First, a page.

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My youngest daughter just turned 1, and the well of excuses full
of why I haven't lost all the baby weight has officially run dry. But while my weight fluctuation is no one's fault but mine, I often wonder if my poor self-esteem—whenever I step onto the scale—is bigger than me
(and the number I look down at).
I, like most of the world, have a mild-to-moderate addiction to celebrity porn (not Kim
Kardashian sex tape porn, but Us Weekly and Radar Online porn). I check out Hollywood gossip websites almost as much as
I check out Facebook, which is roughly equivalent to every 29th breath, give or take the gossip of the day. For example, if Lindsay Lohan
skips out on another hotel bill or gets questioned in the case of another
missing necklace, I'll check the Hollywood sites more often; if a Facebook
friend is taking her annual summer vacation in Nantucket and posting photos of
her lobster roll and daily seashell take, that usually wins out.
It seems like my celebrity obsession has become even more
obsessive-y as stars around my age have gotten pregnant and had kids, like
Gwyneth Paltrow and Jennifer Garner. But as they give birth and slim down
faster than you can say "Award Show Season," I feel like I'm going nowhere but
up a pants-size.
Granted, it's not my job to be fabulously thin, and my job is
actually to watch my kids while working from home full time, but it
can be hard to separate what famous others look like from the infamous
reflection in my mirror.
There's nothing normal about getting whipped back into shape hours after birth because you're getting paid millions.
It hasn't helped, either, that celebrity magazines have created an entire
industry on attempting to normalize the rich, famous and incredibly thin ("Stars!
They're Just Like Us!").
Except there's nothing normal at all about getting whipped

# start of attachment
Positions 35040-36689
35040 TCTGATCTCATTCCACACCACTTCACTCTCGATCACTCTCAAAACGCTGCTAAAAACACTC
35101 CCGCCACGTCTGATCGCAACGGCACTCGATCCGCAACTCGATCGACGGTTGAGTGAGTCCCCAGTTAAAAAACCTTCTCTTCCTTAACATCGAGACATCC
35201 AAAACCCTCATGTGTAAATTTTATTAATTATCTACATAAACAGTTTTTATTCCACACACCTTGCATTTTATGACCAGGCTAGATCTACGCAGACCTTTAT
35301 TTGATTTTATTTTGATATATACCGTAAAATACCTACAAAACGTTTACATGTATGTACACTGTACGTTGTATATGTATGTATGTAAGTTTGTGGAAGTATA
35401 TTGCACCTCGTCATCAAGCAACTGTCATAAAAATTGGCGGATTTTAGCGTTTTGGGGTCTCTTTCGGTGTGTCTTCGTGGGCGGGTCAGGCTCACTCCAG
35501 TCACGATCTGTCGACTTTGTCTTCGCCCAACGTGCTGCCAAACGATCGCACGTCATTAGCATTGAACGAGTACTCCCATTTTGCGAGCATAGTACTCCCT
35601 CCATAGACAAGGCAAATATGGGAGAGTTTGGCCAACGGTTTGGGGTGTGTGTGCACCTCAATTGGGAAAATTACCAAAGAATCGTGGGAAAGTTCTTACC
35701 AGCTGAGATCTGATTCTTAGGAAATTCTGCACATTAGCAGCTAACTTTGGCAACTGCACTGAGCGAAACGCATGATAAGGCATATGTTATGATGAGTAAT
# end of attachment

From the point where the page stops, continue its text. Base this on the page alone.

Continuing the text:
back into shape hours after birth because you're getting paid millions to star
in the next blockbuster franchise. And there's nothing normal about having an
army of trainers, chefs, nannies, assistants and hair stylists and make-up artists at
the ready to help you while also watching your kids so you can look your best when
getting coffee on the way to Pilates.
Janice Min, a former editor of Us Weekly, wrote
in The New York Times a few weeks
ago about how the game she created won't
let her play anymore. Which is to say, she just gave birth and didn't get right
back into shape, and she feels bad about it because she's now also faced with magazine photos of postpartum celebrities
who look like they gave birth through their pinky, because the rest of their
body appears untouched.
Jessica Simpson has famously struggled with her weight—before she was pregnant, while she was pregnant and now that she's given birth—but she has the benefit of a
multi-million-dollar carrot from Weight Watchers dangling in front of her
as incentive to lose the baby weight. I'm pretty sure if her weight loss is a
success, it's meant to inspire moms like me. However, the only thing it inspires in
me is more defeat about how no one would ever pay me a million bucks to lose
weight, because no one really cares other than me.
trainer Jillian Michaels ended
up apologizing to the parents she coached with little love and sympathy on
NBC's The Biggest Loser, saying that when she became a mom she finally realized
she had been projecting unrealistic expectations on others struggling to find a
balance between their families and their weight issues.
"I have yet to
figure out how to take care of myself right now," Michaels said. "Telling moms, 'You need to put yourself first?' It's impossible to put yourself first when
you're a mom."
who has helped stars like Madonna and Gwyneth Paltrow get in tip-top shade,
recently had her second baby and said she lost all but 10 of her pregnancy pounds
in six weeks. While she appears to think weight gain in pregnancy is a
choice—"A lot of women use pregnancy
as an excuse to let their bodies go, and that's the worst thing," Anderson says
in the September issue of DuJour
magazine—she also recognizes from her own struggle to lose weight after
her first pregnancy that it can be just that: a struggle.
It's particularly difficult when you don't have the staff to help you get back to fighting weight, or when it
isn't your job to look good or help other people look good.
It just feels ignorant and irresponsible to have an entire industry designed to make regular moms feel like losing
weight is as easy as 1-2-3 (on a Weight Watchers plan or using an at-home
exercise DVD), and another one showing us endless pictures of a select-and-fabulous few looking great postpartum. When
people like Jessica Simpson and Tracy Anderson talk about how empowering it is
to lose weight after a baby, it can actually be very discouraging if you're
entering the battle of the bulge with other battles, too—like day care,
time and money.
celebrity magazines and websites are fun, sometimes the fun they're supposed to
be offering can do more harm than entertain. Which pretty much makes them no
fun at all.